There is a lot of pressure produced when the molar tables come together. Just as when we are at rest or moving, when the horse is at rest or moving (working), it is not holding, clenching, (or what we call occluding) it’s teeth together. Our jaw is not engaged (applying pressure) unless we are eating. When pathology inhibits the proper biomechanics of the jaw, and in turn influences the comfort of the TMJ by not allowing balance during this “at rest” or “working” place, the horse will posture itself accordingly. The body will always try and find a place of comfort. Pathology is caused by neuro messages.
So we now know how we are setting up our young horses for muscle and joint issues, as well as the hoof issues that will plague this horse as a result of these issues, we also know that it can be worse for the older horse.
I already spoke of the horse’s teeth being hypsodent. That being said, the incisors as well as the molars are affected. How do we generally age a horse? Through the incisors. We have photos in vet books and educational materials showing the long, angled teeth of the older horses, getting even worse as the horse reaches 20 or so plus years. This should not be the case. It is lack of understanding that this has become what we consider “normal” when we look into the mouth of an older horse.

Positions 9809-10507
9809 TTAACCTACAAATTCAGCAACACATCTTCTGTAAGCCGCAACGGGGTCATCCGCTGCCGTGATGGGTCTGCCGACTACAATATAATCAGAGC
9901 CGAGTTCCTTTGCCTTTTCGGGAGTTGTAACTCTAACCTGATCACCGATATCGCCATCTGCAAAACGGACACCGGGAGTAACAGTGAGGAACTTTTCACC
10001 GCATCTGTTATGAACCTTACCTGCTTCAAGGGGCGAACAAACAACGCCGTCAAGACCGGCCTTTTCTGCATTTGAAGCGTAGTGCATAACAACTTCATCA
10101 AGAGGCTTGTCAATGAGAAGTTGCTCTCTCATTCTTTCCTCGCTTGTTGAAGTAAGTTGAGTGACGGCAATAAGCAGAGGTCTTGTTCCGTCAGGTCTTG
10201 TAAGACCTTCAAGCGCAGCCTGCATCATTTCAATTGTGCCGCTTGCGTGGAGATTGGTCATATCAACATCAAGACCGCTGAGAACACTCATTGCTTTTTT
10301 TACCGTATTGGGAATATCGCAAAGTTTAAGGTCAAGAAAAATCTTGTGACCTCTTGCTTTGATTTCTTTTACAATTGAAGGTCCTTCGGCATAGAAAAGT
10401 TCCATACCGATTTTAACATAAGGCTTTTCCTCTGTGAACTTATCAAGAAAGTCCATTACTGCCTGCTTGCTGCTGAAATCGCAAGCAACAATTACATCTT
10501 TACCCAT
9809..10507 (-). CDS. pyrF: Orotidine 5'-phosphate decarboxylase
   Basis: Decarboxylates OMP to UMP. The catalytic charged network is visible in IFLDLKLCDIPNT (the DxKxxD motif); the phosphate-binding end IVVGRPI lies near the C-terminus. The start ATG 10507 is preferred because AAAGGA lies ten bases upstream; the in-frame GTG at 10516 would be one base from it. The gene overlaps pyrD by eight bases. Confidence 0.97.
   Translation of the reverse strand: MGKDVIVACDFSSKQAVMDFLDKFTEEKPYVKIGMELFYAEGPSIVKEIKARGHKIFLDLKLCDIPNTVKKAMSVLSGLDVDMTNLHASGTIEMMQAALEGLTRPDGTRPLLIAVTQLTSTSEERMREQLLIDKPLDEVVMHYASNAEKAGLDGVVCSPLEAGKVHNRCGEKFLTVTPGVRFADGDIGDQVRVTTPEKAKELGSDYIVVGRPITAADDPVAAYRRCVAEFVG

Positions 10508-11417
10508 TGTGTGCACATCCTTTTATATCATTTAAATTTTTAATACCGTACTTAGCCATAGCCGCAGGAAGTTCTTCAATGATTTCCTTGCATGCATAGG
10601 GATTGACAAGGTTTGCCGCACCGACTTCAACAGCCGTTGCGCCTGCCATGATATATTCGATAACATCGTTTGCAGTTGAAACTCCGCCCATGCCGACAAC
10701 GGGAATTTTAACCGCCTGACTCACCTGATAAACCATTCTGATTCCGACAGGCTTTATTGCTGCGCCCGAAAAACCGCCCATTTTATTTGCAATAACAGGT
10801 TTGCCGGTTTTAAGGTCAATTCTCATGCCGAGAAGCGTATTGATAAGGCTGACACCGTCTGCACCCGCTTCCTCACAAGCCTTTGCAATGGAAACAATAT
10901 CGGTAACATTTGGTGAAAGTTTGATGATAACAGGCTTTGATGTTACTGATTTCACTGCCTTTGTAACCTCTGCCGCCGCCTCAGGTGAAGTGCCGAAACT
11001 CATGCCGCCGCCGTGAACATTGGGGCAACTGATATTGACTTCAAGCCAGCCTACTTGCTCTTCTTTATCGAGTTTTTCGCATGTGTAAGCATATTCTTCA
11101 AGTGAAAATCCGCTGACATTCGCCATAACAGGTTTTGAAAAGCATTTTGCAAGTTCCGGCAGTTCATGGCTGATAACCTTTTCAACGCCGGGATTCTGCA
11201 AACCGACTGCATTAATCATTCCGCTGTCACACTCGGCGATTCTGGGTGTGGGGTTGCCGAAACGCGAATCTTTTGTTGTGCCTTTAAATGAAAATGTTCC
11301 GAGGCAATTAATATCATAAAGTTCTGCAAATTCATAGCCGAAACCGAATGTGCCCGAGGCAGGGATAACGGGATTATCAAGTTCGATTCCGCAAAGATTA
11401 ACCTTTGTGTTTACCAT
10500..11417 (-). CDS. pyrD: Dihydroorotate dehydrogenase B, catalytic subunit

Again, whether the practitioner who is working on your horse is using the traditional method of hand floats, or power floats, the majority of their work always seems to be focused on the outer edge of the upper arcades (buccal), or the inside edges of the lower arcades (lingual). What begins to happen over time is that the rest of the picture is being neglected. Angles of the molars are being diminished year after year, while other unaddressed pathology is left to go rampant. The life span of the molars can be decreased, or worse, the molars can become prematurely expired through over floating. The occlusal surfaces can be diminished by over rounding the edges or sides of the molars. All this as the horse’s incisors are left to get longer and longer. In an effort to maintain occlusion (contact) of the molars, as well as find comfort to the TMJ, the pressure they produce to correct the back of the mouth now forces the incisors to move forward into an unnatural length and angle. It is the incisor eruption without wear which actually causes the malocclusions in the molars, but yet they fail to address them.